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Iyengar Yoga Institute Milano

Journal

Iyengar News Pratica Scienza

19 Ottobre 2022

Seasonality: the climate outside and the climate inside us

Chiara M. Travisi


Seasonality: the ‘climate outside’ and the ‘climate inside’ us

a project by Chiara M. Travisi with the collaboration of Svenja Karstens as graphic illustrator

 

 

No matter how experienced we are as yoga practitioners, ‘seasonality’ is an issue to be addressed in our personal practice. Not only meteorological climate and the ecosystems in which we act do change (cities, natural landscapes, agricultural areas, pristine environments, etc.), but also our internal ‘climate’ keeps on varying in order to adapt to the surrounding environmental conditions and to the different daily routines we have to tackle with (work, leisure, family, etc.). In other words, we find ourselves dealing with a ‘climate outside’ and with a ‘climate inside’.

 

Modifications are on different time-scales: yearly, monthly, weekly, daily and even smaller. In our daily yoga practice, we can feel that every single day our embodiment is different from the previous day. We are used to reason on a daily-based scale (or monthly, or yearly) but transformation is actually a constant and a continuum of our biological life which evolves seamless adapting to the ‘climate outside’, thus generating the ‘climate inside’.

 

Bio-chemical processes occurring in our body are at the base of the transformations that we, as yoga practitioners, learn to perceive by empowering our awareness and interoception through our system of embodied exercises. Our internal ‘climate’ depends on the way our bio-chemical processes are affected by the stimuli we receive, either from outside (weather condition, stress or de-stress, pathogens, etc.) or from inside through the way we nourish ourselves. The body’s response to such stimulation generates a peculiar ‘climate inside’ us: the body adapts but may also generate inappropriate responses depending of its health condition.

 

Transformation, what we can call here ‘seasonality’, is a fundamental principle to be taken into consideration when we practice. In Sanskrit, this concept goes on the noun of pariṇāma and it refers to the continuum evolution of prakṛti, the materiality constituting what we call ‘reality’.

 

In order to address such an important topic, but only as simple suggestions and evocations of the idea of pariṇāma and interdependence between the ‘outer’ and inner ‘climate’, I have developed four different sequences, each of those titled under the name of one climate season: Fall, Winter, Spring and Summer.For each of the four seasons I have addressed one topic which, for my understanding and awareness, is more peculiar to that period of the year. The beautiful and satvic illustrations are by @svenjakarsten.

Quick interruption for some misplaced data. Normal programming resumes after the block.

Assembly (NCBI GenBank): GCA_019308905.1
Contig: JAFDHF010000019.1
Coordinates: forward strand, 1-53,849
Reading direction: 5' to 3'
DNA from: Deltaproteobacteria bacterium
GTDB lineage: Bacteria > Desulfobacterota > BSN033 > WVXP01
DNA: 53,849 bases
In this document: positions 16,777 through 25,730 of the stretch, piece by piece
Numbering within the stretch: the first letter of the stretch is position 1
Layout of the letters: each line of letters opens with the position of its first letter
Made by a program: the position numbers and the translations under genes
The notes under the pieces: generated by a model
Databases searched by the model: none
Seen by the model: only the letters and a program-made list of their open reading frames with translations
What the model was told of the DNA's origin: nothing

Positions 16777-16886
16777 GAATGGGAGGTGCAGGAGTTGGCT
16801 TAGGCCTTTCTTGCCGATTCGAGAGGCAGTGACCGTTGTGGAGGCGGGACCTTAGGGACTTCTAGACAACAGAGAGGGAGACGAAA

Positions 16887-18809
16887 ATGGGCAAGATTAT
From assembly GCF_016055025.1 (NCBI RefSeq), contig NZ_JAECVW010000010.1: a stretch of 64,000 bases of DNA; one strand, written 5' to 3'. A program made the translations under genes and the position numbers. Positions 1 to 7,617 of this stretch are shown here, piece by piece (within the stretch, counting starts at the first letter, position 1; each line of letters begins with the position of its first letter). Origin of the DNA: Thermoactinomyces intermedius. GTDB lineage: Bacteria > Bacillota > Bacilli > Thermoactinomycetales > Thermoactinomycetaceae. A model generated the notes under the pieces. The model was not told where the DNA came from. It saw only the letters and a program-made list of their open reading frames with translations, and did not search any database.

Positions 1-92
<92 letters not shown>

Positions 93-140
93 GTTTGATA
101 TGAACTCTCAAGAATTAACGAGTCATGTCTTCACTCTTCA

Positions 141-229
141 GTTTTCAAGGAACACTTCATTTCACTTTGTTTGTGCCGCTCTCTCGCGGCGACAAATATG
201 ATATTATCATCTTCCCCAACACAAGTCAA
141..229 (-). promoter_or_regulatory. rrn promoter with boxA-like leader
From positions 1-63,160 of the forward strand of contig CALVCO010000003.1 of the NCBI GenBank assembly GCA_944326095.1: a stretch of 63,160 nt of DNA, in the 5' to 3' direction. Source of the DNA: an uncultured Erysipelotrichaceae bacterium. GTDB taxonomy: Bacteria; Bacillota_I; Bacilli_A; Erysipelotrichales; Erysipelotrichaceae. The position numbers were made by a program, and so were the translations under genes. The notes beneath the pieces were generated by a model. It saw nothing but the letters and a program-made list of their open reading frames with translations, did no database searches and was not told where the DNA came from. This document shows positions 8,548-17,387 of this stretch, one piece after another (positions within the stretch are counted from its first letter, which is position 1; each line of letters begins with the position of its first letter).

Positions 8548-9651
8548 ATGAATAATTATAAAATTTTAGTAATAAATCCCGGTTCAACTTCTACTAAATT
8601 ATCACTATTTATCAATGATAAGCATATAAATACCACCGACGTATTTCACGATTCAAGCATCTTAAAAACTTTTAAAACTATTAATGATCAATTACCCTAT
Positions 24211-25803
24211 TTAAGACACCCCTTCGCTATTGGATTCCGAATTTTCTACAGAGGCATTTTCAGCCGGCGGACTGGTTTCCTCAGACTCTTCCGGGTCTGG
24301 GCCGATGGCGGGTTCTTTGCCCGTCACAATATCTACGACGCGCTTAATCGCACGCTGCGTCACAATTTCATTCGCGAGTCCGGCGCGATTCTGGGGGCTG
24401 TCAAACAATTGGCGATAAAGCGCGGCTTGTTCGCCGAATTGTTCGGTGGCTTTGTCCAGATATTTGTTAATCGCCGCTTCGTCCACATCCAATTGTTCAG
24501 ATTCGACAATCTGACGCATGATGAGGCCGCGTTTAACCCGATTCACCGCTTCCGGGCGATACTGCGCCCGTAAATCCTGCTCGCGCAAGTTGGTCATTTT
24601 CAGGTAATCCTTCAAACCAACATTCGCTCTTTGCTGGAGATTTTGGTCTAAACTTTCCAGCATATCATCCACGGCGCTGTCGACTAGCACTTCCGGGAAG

No matter our experienced we are as yoga practitioners, ‘seasonality’ is an issue to be addressed in our yoga practice. Not only meteorological climate and the ecosystems in which we act do change (cities, natural landscapes, agricultural areas, pristine environments, etc.), but also our internal ‘climate’ keeps on varying in order to adapt to the surrounding environmental conditions and to the different daily routines we have to tackle with (work, leisure, family, etc.). In other words, we find ourselves dealing with a ‘climate outside’ and with a ‘climate inside’.

 

Modifications are on different time-scales: yearly, monthly, weekly, daily and even smaller. In our daily yoga practice, we can feel that every single day our embodiment is different from the previous day. We are used to reason on a daily-based scale (or monthly, or yearly) but transformation is actually a constant and a continuum of our biological life which evolves seamless adapting to the ‘climate outside’, thus generating the ‘climate inside’.

 

Bio-chemical processes occurring in our body are at the base of the transformations that we, as yoga practitioners, learn to perceive by empowering our awareness and interoception through our system of embodied exercises. Our internal ‘climate’ depends on the way our bio-chemical processes are affected by the stimuli we receive, either from outside (weather condition, stress or de-stress, pathogens, etc.) or from inside through the way we nourish ourselves. The body’s response to such stimulation generates a peculiar ‘climate inside’ us: the body adapts but may also generate inappropriate responses depending of its health condition.

 

Transformation, what we can call here ‘seasonality’, is a fundamental principle to be taken into consideration when we practice. In Sanskrit, this concept goes on the noun of pariṇāma and it refers to the continuum evolution of prakṛti, the materiality constituting what we call ‘reality’.

 

In order to address such an important topic, but only as simple suggestions and evocations of the idea of pariṇāma and interdependence between the ‘outer’ and inner ‘climate’, I have developed four different sequences, each of those titled under the name of one climate season: Fall, Winter, Spring and Summer. For each of the four seasons I have addressed one topic which, for my understanding and awareness, is more peculiar to that period of the year.

 

Each sequence will be presented with an explanation regarding their purposes and accompanied by a bibliography with relevant references.

 

The sequences and texts are by @chiaratravisi. The beautiful and satvic illustrations are by @svenjakarstens.

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